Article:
We were going out. That is what we had decided. We were teachers who had woken up at 5:30 a.m., but we refused to be old and boring yet.
While Randy slumped on the couch and Facebooked aimlessly, I got ready with purpose. I donned a black lace skirt and a gauzy chocolate brown blouse with ruffles, which I had bought at a thrift store to make it look like I had some status in society. It had cost $15 and when I got home it had smelled like B.O., which I didn’t notice at the store. The terrible store had refused to take it back, so I had washed it and was determined to get use out of it.
I hadn’t washed my hair that day (now I sound really classy), so my bangs were plastered to my forehead with day-old skin oil. Being too lazy to wash it, I “disguised” it by clipping it with a barrette and pulling my hair tightly back in a bun. I normally leave my long blond hair loose and free to look a bit younger, and pulling it back makes me look my age.
“That’s all right,” I told myself. “You look like a tango dancer, or a lady from a Toulouse Lautrec painting.” I convinced myself that I looked distinguished, and not like a 34-year-old lady with a tiny, oily head and a now-visible double chin.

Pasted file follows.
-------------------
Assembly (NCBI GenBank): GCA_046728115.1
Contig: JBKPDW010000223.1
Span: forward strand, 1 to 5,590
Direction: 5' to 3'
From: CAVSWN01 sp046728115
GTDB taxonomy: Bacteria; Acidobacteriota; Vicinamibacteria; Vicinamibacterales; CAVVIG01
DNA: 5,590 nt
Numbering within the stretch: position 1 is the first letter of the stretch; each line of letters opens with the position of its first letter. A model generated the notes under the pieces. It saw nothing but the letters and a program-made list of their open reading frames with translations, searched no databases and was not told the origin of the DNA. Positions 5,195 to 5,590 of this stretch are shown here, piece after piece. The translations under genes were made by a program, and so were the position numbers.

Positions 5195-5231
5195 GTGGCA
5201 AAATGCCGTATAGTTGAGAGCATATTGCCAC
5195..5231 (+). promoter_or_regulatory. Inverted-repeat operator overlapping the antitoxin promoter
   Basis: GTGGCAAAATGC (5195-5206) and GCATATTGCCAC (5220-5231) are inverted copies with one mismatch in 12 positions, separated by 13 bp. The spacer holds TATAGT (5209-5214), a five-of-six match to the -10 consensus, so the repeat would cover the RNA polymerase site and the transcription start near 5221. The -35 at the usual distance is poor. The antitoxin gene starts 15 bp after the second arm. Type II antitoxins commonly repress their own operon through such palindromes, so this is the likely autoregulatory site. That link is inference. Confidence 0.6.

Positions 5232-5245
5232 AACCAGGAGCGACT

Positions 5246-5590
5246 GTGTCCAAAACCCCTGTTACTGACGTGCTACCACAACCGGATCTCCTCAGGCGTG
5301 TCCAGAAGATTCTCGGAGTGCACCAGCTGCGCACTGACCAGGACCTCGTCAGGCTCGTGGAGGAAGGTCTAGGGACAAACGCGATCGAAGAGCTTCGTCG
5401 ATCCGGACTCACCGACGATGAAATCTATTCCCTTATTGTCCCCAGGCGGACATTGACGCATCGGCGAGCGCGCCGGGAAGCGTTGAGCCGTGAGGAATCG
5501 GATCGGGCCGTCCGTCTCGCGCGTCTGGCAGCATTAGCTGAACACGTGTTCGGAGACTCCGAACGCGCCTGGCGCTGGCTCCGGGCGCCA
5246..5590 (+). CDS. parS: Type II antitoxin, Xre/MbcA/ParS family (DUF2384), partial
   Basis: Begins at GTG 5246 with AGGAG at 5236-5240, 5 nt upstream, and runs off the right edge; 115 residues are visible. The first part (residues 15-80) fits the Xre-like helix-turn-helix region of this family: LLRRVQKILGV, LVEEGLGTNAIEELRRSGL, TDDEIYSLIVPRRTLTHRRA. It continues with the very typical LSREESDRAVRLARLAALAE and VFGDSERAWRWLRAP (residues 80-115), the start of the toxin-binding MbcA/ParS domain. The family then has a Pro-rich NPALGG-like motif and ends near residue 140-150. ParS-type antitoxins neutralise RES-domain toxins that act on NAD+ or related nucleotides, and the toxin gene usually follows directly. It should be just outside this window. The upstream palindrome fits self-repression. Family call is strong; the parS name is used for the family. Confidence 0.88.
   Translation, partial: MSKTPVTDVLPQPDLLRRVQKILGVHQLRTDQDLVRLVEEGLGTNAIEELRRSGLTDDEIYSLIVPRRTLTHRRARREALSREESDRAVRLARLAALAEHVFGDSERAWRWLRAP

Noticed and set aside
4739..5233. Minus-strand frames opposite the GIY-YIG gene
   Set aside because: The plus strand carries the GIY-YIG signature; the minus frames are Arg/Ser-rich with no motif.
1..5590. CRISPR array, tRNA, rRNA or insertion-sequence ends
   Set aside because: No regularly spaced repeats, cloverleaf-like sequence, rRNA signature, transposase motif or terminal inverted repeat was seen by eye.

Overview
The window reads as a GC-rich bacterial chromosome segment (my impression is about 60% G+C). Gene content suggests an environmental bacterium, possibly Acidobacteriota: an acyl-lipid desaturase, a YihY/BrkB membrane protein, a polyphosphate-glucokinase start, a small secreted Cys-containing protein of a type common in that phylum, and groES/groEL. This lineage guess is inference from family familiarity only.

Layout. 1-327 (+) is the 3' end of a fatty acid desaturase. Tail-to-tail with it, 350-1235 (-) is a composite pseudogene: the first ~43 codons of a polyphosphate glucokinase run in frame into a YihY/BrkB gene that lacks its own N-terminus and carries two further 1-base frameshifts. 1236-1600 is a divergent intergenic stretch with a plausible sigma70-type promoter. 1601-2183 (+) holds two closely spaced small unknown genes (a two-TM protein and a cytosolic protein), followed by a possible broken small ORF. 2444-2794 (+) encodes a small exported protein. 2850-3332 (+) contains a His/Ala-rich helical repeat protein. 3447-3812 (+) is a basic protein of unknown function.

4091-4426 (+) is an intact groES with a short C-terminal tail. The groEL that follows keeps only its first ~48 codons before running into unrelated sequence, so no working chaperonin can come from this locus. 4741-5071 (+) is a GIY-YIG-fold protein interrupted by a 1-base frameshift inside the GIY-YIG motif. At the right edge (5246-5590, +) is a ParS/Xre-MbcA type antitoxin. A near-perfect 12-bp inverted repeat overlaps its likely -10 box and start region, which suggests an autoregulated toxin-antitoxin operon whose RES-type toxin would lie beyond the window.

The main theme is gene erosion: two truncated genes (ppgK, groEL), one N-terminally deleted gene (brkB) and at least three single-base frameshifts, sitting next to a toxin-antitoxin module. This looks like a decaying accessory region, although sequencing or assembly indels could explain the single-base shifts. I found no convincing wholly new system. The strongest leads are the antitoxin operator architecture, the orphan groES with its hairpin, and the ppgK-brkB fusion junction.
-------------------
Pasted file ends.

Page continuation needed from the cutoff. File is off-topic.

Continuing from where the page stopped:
I slipped on a pair of black heels and went out to the living room.
“Wow,” said Randy. “you look great. I’d better get equally as dressed up.”
“That’s right,” I said. “No one will mess with us tonight.”
He laughed. He knew exactly what I meant. We live in Los Angeles, and were going out to Hip Vegetarian-Friendly Restaurant in the crowded part of Hollywood. Los Angeles is very much a city where people judge you according to how much money it looks like you have. I had dressed strategically and was happy that my outfit said status. Although we could have gone out in more plebeian clothes, we would have received subtle or not-so-subtle shade throughout the evening—such as being ignored by our waitress or being openly stared at by the rich couple at the next table.
Randy got dressed and we were ready to go.